Pinging PingtheSemanticWeb.com via a web service

The first step is to make Zotero notify PTSW each time it comes across a citation. It has to send the URL of that/these citation(s) via XML-RPC or REST.

That is it. Each time Zotero detect a citation, it sends a simple ping to PTSW via an XML-RPC or REST request.

Adding a pinging option to Zotero

Another thing that Zotero would have to add to their add-on is an option that would gives the possibility to their users to disable that feature in case they don’t want to send a notification to PTSW each time they discover a citation on a Web page while they are browsing the Web.

Development of Zotero translators into Sponger Metadata Cartridge

The biggest development effort that would have to be done is to convert the Zotero translators into Virtuoso Sponger’s Metadata Cartridge.

Right now, Metadata Cartridge exists for: Google Base, Flickr, microformats (hReview, hCalendar, etc.), etc. These cartridges are the same things as “Zotero translators” but for the Virtuoso Sponger. By developing these cartridges, everybody running Virtuoso will be able to see these citations (from Amazon, etc.) as RDF data (mapped using some ontologies).

Documentation about how to develop these cartridges will be available in the coming days. From there, we would be able to setup an effort to convert the Zotero Translators into Spongers Metadata Cartridges.


This is the vision I have of the integration of Zotero into the current Semantic Web environment that exists. Any ideas, suggestions, collaboration propositions would be warmly welcome.

Note: a discussion about this subject started on Zotero’s web forum 

5 thoughts on “Integration of Zotero in a Semantic Web environment to find, search and browse the Web’s citations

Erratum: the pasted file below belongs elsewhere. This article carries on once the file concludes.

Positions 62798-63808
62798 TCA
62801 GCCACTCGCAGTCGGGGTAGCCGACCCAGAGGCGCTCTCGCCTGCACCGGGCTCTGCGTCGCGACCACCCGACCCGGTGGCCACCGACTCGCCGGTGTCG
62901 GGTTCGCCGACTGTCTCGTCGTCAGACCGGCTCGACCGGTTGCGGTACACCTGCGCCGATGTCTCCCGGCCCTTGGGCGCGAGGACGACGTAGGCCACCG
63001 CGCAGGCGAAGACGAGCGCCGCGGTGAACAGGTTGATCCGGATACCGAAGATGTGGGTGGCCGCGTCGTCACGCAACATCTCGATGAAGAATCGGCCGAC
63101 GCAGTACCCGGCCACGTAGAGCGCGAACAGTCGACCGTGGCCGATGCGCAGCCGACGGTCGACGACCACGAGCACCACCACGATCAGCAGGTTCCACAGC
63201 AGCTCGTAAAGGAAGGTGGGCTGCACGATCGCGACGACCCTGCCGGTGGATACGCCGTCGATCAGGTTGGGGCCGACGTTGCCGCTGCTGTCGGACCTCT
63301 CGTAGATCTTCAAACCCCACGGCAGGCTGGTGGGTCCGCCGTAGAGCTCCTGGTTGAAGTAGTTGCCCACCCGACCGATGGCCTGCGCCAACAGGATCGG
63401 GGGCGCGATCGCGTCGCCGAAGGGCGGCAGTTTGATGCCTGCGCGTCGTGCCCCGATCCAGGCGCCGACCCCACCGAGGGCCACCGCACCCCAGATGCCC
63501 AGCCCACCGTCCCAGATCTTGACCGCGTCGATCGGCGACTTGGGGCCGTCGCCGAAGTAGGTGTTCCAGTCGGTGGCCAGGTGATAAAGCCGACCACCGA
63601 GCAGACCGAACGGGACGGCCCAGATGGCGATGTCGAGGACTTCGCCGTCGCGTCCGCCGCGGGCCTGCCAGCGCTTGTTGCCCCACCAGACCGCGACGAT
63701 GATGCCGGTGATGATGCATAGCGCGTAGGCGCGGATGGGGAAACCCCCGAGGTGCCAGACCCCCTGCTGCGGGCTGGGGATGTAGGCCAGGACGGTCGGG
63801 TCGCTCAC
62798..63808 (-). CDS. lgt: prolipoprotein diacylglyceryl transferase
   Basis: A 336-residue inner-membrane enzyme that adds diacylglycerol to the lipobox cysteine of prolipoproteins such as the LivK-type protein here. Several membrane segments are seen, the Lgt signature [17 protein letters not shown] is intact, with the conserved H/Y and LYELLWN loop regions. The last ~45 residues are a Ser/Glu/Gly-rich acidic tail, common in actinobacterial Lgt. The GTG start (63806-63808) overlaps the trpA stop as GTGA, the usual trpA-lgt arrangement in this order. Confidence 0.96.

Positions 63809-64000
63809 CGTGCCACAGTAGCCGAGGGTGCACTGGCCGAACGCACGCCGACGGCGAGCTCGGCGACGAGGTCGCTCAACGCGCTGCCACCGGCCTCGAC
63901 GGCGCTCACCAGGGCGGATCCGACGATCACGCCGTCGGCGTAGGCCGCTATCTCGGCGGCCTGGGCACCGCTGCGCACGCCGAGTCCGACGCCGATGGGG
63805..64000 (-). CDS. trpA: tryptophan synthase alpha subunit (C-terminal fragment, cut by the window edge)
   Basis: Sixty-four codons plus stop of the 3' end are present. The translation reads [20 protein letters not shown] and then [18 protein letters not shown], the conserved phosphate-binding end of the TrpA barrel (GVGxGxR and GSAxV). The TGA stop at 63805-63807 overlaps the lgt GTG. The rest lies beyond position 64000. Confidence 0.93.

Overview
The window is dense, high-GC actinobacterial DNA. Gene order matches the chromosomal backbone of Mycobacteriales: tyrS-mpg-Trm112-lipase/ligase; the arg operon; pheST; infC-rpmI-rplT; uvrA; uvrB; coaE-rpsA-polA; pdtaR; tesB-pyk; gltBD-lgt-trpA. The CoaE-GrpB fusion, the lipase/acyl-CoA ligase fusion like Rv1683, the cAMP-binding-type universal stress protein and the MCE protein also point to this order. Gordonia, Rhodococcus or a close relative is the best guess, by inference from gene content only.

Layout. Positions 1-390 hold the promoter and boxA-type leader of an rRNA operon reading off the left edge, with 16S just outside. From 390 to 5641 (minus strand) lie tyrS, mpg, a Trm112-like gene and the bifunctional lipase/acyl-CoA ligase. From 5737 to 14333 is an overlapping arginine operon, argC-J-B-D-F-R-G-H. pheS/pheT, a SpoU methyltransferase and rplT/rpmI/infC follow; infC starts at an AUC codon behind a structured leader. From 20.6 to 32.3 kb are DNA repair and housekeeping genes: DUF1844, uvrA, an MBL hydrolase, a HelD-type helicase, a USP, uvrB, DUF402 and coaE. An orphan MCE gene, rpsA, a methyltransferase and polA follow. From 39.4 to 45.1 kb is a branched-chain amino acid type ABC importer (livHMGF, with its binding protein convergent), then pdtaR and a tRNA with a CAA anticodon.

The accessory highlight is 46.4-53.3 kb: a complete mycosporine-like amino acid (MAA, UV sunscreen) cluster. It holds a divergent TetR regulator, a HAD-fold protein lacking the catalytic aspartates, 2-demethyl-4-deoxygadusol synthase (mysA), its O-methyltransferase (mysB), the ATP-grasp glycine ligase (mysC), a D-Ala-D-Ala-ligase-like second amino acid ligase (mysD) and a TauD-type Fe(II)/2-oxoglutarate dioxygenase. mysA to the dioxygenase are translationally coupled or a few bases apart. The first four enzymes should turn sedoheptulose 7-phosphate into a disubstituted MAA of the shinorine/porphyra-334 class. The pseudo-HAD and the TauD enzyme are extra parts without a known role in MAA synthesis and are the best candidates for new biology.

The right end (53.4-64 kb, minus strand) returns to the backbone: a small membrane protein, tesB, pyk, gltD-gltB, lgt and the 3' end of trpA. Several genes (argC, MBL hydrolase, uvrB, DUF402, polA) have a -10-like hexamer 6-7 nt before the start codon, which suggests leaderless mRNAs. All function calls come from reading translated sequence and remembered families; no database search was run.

1. An excellent idea — and much welcome because it will help bring more humanities teachers and their students into the semantic web fold. I think that when things like this come together, the teachers, librarians, and students will be clamoring for more.

    One possible connection into education might be that something like this could facilitate the creation of student portfolios of their career at a university–an idea that is getting a lot of attention in higher ed (at least in the U.S.). With this in place, creating and managing electronic portfolios would become much easier.

    Thanks much!

  2. Hi Patrick,

    [quote post=”797″]With this in place, creating and managing electronic portfolios would become much easier.[/quote]

    Yeah I think so, a single identifier and everything follows.

    Thanks for your enthousiasm in the idea, now the next step is to make Zotero developers interested in it. I can’t see why it couldn’t work.

    Take care,


  3. When Zotero meet the Semantic Web at Frederick Giasson’s Weblog
  4. Just wanted to voice my enthusiasm for your proposal and also mention that you can install a WordPress plugin that will make your blog entries Zotero-compatible.

    Looking forward to following the development of your project . . .

  5. Hi Kari!

    Cool thanks for the reference, I should install it today or tomorrow.

    Also please check that out:

    http://bibliontology.com (to come).

    Hope you will participate to this emerging community!

    Take care,